Friday, 21 November 2008

Product Review: GW Spray Gun


Concept

As I'm sure you all know, one of Games Workshop's most recent releases is its Spray Gun. Designed to allow you to spray your models with GW Foundation Paint, the spray gun is supposed to give you greater flexibility in your undercoating, and cut down on painting time (something that everybody can get behind!). After an initial release and recall in mid summer, the product has been fixed and has been on sale for a while. Yours truly picked one up last week. What follows is a fairly simple review/tutorial, designed to give you all some basic impressions of this piece of kit.

Now some of you may remember many years back when GW had a wide range of colour primers, not just today's Black and White. This cut down on painting time dramatically, but also led to a number of armies that were just primed in the relevant colour and left. I can remember doing this myself with an IG armoured company (the shame of it!). Indeed I was told by one GW Red Shirt that this was part of the reason why the other colours were discontinued. Whatever the reason, I was annoyed to find the cans were gone when I got back into 40k. Is the new spray gun the solution? 

I've never used any form of spray gun before, which is part of the reason I paid the £23 for the GW version (£18 for the Gun & £5 for a can of propellant).  I've read that there are better & more cost effective models out there, but I figured that the GW version would be more 'noobie' friendly. I realise its far from rocket science, but I find that if I can get something wrong, I often do!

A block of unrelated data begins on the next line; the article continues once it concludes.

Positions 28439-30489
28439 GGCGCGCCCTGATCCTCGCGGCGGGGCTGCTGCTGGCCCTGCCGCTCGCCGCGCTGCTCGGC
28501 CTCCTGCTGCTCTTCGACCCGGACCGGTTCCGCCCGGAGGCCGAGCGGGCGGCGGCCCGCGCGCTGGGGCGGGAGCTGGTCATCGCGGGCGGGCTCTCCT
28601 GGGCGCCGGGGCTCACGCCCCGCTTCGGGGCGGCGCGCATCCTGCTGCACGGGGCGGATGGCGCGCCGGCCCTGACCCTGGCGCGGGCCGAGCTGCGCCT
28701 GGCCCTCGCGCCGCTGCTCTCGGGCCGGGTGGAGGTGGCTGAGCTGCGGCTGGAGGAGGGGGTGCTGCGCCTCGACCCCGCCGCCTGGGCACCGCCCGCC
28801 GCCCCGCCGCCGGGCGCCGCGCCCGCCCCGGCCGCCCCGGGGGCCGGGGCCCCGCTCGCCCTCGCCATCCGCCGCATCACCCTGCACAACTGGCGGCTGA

Contents

So what do you actually get for you money?

Well, its all fairly straightforwardly packaged and comes with the following:

1. Spray Gun. Yes its shaped like a flamer. Do I really care? No I don't. 
2. Propellant Valve Pin (as well as an adaptor for the Propellant Can).
3. Paint Container.
4. Air Hose.
5. Propellant Can. Just to stress that this comes separately from the rest of the kit.

As I had hoped there is also a fairly in depth instruction manual that breaks the process down nicely. You should also check out GW's own 'How To' for the spray gun. Well worth a look. 

GW's Instruction Booklet

Use/Tutorial 

One of the main quires I had with the GW Spray Gun was over using normal paints. All the promotion material talks about using the new Foundation Paints and Washes, but mentions nothing about using normal paint. Almost to stress the point, the paint container has a set of guides to show what mixtures of foundation paint and water are required for good results. There is no info on normal paint. 

Guide for foundation paint:  Fill the container with foundation paint up to one of the marks on the left. Then top up with water until the next highest mark on the right. 

After some internet research I read that it would be fine to use normal paint in the spray gun, and that only a few drops of water were needed to top it up. So I duly whipped out my Dark Angels green and gave it a go. Be sure to give the paint a good mixing with a matchstick or similar. 

Below we see the spray kit mostly put together. It is as simple as it looks. Screw the adapter on to the can (leaving the valve out, unless you want propellant everywhere) and then attach the air hose. Attach the other end to the 'gun' itself and your almost ready to go!

When in your spraying area you can pop in the valve, by simply screwing it into its hole atop the adaptor. Make sure the hose is securely attached at both ends first. 

You should hear the gas as its released from the can. Do make sure the adaptor is screwed on tight, or you will spend ten minutes wondering why the spray gun wasn't working, like I did!